International Board of Examiners

of the International College of Applied KInesiology

Language/Lingua

English French German Italian Portuguese Russian Spanish

Administration

 

The International Board of Examiners (IBE) of the ICAK requires the fulfilling of certain norms and guidelines regarding the structure and quality of the article submitted for the Diplomate exam. The candidate must presubmit the articles to the literature committee of his local chapter, who will forward the articles to the secretary of the IBE after approval.

Download the Paper Review Form Here to Submit with your application

The necessary structure is described below.

Concise Guidelines for Manuscript Requirements. These guidelines are to be followed preparing a manuscript for publication in the context of the Diplomate exam of the ICAK.

A. Original article, reviews and informational articles should not exceed 23000 letters (incl. blank spaces) or 5 printed pages.

  • Title in English

This contains the full names of all authors with academic degrees and titles as well as their academic institutions, address, tel., fax, e-mail. – Name the author for contacts.

  • Abstract

For original research, reviews and meta analysis, a structured abstract is required:

  1. Background (objectives), methods (design, setting and patients or subjects, interventions, main outcome measures), results, conclusions.
  2. Key words – Use three to ten key words, specifically ones that will be appropriate for the search in international data banks like Medline and Index Medicus.
  3. Title in German – (s. above, No. 1)
  4. Zusammenfassung (Abstract) in German
  5. Key words in German
  6. Abstract and key words in English and German should not comprise more than 3500 letters (incl. blank spaces)
  7. Introduction – A short description of the objectives and the published research up to present. No data and results of the research presented in the actual article.
  8. Methods – Describe the study design, the applied trial- and research methods as well asthe choice of patients or subjects. New methods ought to be described in a sufficiently detailed manner so that others may reproduce the procedure.. In reviews and meta analysis it should be described how the presented data were found and by which criteria they were selected and compared.
  9. Statistics – Describe statistical methods used and significance level required to reject the null hypothesis.
  10. Results – Describe results in form of text and/or graphs including the results of statistical measures.
  11. Discussion – Present the new and important results of your study and give theoretical explanations and comparative considerations.
  12. Conclusion – Brief statement of the results of the study and their implications and limitations regarding clinical practice. What do the results of the study mean for future research? Same as conclusion
  13. Acknowledgements – Appropriate acknowledgements to all the persons who supported the study.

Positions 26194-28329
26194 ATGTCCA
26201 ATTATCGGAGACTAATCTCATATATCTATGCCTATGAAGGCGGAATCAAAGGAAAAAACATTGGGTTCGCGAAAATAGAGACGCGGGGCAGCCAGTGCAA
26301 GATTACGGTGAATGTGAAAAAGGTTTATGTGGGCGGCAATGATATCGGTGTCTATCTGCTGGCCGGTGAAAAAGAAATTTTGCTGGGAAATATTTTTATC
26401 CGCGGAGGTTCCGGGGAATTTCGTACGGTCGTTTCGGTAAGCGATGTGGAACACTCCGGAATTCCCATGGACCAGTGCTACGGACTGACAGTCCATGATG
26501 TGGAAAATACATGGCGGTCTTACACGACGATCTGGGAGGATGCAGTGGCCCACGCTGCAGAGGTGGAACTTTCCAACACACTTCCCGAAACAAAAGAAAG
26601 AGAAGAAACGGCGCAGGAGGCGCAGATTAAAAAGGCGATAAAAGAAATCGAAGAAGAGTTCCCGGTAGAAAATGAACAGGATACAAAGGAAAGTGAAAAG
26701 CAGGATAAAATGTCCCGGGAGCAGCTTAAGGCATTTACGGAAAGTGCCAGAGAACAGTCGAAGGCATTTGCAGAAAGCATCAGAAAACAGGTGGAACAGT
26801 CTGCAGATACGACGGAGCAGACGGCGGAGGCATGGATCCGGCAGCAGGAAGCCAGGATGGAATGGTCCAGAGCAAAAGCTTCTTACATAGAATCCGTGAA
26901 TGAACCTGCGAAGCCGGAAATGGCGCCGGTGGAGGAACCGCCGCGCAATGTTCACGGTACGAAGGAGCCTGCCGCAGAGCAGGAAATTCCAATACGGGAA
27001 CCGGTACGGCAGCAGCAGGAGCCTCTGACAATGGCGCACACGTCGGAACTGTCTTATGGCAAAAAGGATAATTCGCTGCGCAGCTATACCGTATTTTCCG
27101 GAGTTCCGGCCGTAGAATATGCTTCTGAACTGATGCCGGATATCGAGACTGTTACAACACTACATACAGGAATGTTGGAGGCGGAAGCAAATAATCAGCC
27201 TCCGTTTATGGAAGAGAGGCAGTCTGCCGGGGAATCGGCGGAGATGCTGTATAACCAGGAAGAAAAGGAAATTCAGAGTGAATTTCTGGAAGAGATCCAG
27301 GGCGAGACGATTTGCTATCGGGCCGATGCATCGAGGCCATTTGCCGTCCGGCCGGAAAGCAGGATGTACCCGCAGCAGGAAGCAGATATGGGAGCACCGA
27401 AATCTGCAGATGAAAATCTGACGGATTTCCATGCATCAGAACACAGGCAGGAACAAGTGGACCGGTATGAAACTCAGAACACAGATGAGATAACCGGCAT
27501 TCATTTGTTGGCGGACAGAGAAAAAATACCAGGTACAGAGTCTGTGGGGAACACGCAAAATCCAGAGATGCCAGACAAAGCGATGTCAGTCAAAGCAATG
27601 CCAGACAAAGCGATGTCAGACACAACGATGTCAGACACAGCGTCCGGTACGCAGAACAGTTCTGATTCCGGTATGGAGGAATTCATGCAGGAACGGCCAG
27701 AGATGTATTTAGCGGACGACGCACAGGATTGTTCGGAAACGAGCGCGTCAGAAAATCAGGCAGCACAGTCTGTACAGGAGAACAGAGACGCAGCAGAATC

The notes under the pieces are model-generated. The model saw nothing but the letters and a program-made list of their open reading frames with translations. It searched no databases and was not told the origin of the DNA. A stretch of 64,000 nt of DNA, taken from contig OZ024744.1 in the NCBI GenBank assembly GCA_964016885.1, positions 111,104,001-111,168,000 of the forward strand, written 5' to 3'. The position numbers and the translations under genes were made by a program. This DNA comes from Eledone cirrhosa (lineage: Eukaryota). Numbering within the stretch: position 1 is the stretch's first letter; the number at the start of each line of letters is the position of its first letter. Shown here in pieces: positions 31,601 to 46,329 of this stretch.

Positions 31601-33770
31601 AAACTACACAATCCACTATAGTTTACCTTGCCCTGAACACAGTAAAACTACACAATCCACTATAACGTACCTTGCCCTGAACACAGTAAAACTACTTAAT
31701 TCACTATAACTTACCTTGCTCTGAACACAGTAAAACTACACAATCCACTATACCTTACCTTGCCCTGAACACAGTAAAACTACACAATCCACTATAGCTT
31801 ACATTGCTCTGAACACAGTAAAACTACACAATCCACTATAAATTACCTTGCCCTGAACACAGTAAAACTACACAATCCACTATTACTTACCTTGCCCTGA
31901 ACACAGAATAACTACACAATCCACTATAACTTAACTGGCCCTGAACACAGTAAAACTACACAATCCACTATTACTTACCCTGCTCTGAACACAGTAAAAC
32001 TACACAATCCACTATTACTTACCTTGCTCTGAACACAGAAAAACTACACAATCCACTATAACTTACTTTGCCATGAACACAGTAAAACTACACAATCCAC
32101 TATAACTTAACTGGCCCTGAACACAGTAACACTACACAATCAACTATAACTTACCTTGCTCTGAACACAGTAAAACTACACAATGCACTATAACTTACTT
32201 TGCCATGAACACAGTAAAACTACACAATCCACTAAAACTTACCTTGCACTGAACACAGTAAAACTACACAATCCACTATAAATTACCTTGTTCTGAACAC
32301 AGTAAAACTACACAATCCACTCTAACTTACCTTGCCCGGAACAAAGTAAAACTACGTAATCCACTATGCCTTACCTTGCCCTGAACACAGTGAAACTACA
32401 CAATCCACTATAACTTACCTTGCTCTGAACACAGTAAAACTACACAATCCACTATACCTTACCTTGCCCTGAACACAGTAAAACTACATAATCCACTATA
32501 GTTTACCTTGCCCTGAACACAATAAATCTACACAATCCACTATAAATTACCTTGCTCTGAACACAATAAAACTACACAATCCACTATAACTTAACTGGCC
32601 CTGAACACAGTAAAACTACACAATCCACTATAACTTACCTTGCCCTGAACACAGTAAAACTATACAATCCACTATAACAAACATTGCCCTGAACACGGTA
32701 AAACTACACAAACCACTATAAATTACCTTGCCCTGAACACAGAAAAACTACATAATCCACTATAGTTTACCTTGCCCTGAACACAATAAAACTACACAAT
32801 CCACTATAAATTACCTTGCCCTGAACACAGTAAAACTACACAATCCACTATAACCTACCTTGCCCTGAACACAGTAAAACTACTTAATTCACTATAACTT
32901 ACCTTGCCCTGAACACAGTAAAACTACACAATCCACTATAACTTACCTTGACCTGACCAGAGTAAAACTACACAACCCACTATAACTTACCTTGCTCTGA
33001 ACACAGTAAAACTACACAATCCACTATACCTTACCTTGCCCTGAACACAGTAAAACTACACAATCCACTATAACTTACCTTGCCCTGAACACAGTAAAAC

14. References – Quotation follows „uniform requirements“ (www.icmje.com). All statements in text (studies, books, articles etc.) must be referenced. Mark the reference in the text with a number, which refers to the reference list in order of occurence at the end of the text.
    • Examples
      1. Davidoff F for the CSE Task Force on Authorship. Who’s the Author? Problems with Biomedical Authorship, and Some Possible Solutions. Science Editor. July-August 2000: Volume 23 – Number 4: 111-119.
      2. Yank V, Rennie D. Disclosure of researcher contributions: a study of original research articles in The Lancet. Ann Intern Med. 1999 Apr 20;130(8):661-70.
      3. Flanagin A, Fontanarosa PB, DeAngelis CD. Authorship for research groups. JAMA. 2002;288:3166-68.
      4. Peer Review in Health Sciences. F Godlee, T Jefferson. London: BMJ Books, 1999.
      5. World Medical Association Declaration of Helsinki: ethical principles for medical research involving human subjects. JAMA. 2000 Dec 20;284(23):3043-5.
      6. Pitkin RM, Branagan MA, Burmeister LF. Accuracy of data in abstracts of published research articles. JAMA. 1999 Mar 24-31;281(12):1110-1.
      7. The fourth and more names may be substituted by et al. Personal communications are to be placed at the specific location in the text, mentioning if it was in oral or written form. State that the communicating person authorized the quote.
  15. Tables and Figures/Photos – Submit tables and figures separately, not integrated in the text. Use jpg format with 300dpi. Attribute sequential numbers and a legend to all tables and figures and identify the separate data with these numbers and legends. For all tables and figures from other publications the author must supply the original authorization. The publisher of the text will suppose that you achieved the authorization of the original author.

Case reports

They should be written in the following format:

  1. Title
  2. author(s), institution
  3. Abstract
  4. Keywords
  5. Introduction – The author describes the health problem and its individual and social relevance. What literature there is regarding the topic. Relevance of the case study for health care. Purpose of the case study.
  6. Method (Case study)
  7. History and examination (positive and negative findings), differential diagnosis, Clear description of the therapeutic techniques including literature on the technique.
  8. Results Treatment results documented with objective measurable data (ex.: range of motion, lab) and subjective data (visual analogous scale), short term and long term effects.
  9. Discussion – Interpretation of the results, model of the mechanisms of the treatment results, description of unclear effects, failures, differential therapy, limitation of the treatment method, relevance for similar cases.
  10. Conclusion – Was the thesis (null hypothesis) confirmed or not? Proposals for future studies.
  11. References (see above for format requirements)